According to the Oxford dictionary of English depression means a typical prolonged feelings of despondency (low spirits) and dejection.
It is sometimes hard to relate to one who suffers from depression except you have been there. To some people it causes them to eat and to some it causes them to loose every appetite.
“well snap out of it!” that is the last thing to tell one who feels low and cannot see anything good in themselves.
Tell me about it, I have been there. some will say you better “grow up! and stop acting like a kid.”
In a continent such as Africa, depression is swept under the rug. It’s like a taboo to talk of depression not to even speak of a person going to see a psychiatrist.
At such a time in my life I found a passion in food. I promise the most I had cooked before then was jollof “supergetti” spaghetti with dry fish and over fried tomatoes…my brothers thought it was the biz…I guess they had no choice but to sit and enjoy their little sister’s food. I did not even know what cloves, coriander or what a calabash nutmeg was.You would think I grew up with a flare for food seeing as my mother was a restaurateur, a trained chef, and a caterer and my dad the owner of a bakery after his retirement from his job.
Now I can roll a morsel of food in my mouth and tell you at least 3 ingredients used in the making of the food.
I was not going to talk about any personal experience but how else would you be able to relate to my blogging.
In the midst of it all, I found food…a passion for food.
food I tell you has a lot of healing properties. There is something about a well cooked wholesome meal. food is not really the enemy, it’s our method of consumption that is the issue.
food helped to heal me, it became therapy. Not so mush as the eating but the mere making of it did something awesome for me.
I could be making noodles for my ajebutters and be absolutely joyful. Funny enough, while they eat I sit by them and ask how is it…good chef they would reply.
I did not know how I found this passion, but I know I had to search within me for something that would heal my body, soul, and mind as I used to write and did not feel like writing anymore…Now I can make curry…ask me what curry was a couple of years ago and I’ld have given you the “are you crazy?” look.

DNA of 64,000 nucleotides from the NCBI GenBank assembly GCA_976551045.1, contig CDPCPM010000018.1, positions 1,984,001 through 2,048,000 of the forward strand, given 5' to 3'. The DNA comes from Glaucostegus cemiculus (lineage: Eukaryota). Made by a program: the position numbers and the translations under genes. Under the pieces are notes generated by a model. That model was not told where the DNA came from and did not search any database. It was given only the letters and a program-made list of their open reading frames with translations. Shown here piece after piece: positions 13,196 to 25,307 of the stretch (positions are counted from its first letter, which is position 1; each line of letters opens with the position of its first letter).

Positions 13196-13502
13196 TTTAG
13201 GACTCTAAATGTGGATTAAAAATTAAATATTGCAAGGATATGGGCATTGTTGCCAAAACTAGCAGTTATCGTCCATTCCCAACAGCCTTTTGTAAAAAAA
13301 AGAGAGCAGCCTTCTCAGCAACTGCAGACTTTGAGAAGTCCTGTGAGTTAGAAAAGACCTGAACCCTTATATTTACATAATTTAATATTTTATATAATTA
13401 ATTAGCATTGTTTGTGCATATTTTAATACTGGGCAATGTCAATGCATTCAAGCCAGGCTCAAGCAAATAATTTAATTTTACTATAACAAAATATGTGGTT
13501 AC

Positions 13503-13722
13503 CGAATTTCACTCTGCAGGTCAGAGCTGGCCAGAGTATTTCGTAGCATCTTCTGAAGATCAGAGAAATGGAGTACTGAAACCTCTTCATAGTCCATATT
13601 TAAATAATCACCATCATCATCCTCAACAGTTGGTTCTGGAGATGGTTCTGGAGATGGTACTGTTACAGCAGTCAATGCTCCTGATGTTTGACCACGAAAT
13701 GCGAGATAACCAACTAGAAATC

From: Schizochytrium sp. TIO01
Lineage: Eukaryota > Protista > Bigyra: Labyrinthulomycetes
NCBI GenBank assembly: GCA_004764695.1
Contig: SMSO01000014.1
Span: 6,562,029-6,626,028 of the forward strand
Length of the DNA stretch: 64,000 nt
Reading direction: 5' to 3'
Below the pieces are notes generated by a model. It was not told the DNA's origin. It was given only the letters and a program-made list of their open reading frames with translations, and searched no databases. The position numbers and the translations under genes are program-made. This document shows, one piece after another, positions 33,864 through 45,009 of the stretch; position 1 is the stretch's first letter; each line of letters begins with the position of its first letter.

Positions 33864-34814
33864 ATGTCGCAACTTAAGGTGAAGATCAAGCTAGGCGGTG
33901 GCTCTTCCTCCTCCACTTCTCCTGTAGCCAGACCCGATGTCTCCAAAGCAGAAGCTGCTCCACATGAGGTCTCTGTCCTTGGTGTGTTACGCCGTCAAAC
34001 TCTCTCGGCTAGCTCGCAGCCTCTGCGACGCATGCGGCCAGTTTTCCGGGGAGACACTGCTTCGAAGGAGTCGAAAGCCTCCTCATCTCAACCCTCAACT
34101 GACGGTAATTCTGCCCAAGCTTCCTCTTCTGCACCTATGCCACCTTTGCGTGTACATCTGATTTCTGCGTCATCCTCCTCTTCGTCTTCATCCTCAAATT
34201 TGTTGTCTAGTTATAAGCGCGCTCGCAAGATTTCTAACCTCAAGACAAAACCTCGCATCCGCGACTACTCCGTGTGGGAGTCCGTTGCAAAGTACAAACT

Though I am not saying my post has a solution to depression as it is a broad subject on it’s own…I feel one solution to depression is finding the thing that drives you positively. I had to find mine and I found a culinary beast as some of my friends would put it.Inside everyone of us GOD has made deposits of things called talents…find yours…find what drives you… To end this piece, I want to share a recipe for yam which I discovered just a few weeks ago.
basil and tomato yam porridge. I will give the method exactly as I made it.
one red bell pepper, three tomatoes
one habanero pepper.
half of an onion.
a tablespoon of crayfish.
a pinch of salt if needed.
beef or goat meat…chopped…
a cooking spoon of palm oil. You may use whatever oil you please.
half a tuber of yam or you may use potatoes, peeled and cut in little pieces.
A healthy handful of basil.
Blend your bell pepper, tomatoes, and half of the onion
peel and cube your yam or potatoes and chop your basil
In a cooking pot heat up your oil on medium heat, chop in the rest of your onion and sauté with the crayfish until the onion is translucent. The frying of the crayfish is really pleasing to the taste buds trust me on this one.
Stir in your chopped raw meat. I would suggest beef because it cooks through faster. Sautee with the onion; then pour in your blended peppers, stir and slightly cover and wait for the pepper to cook…
when the pepper mixture is cooked through you would know because the oil would float to the top of the mixture…
then stir in the cubed yam or potatoes with your meat stock and cover…
you should not feel the need to season if your meat stock is rich. If not, you may season with some salt or half of a Knorr cube.
cover the pot and keep stirring occasionally to for the sauce to thicken. The food should be done when the yam is soft and has broken down a bit. the breaking down of the yam also helps thicken the sauce. Once it has cooked, add your basil and stir. Attached is a picture for your satisfaction…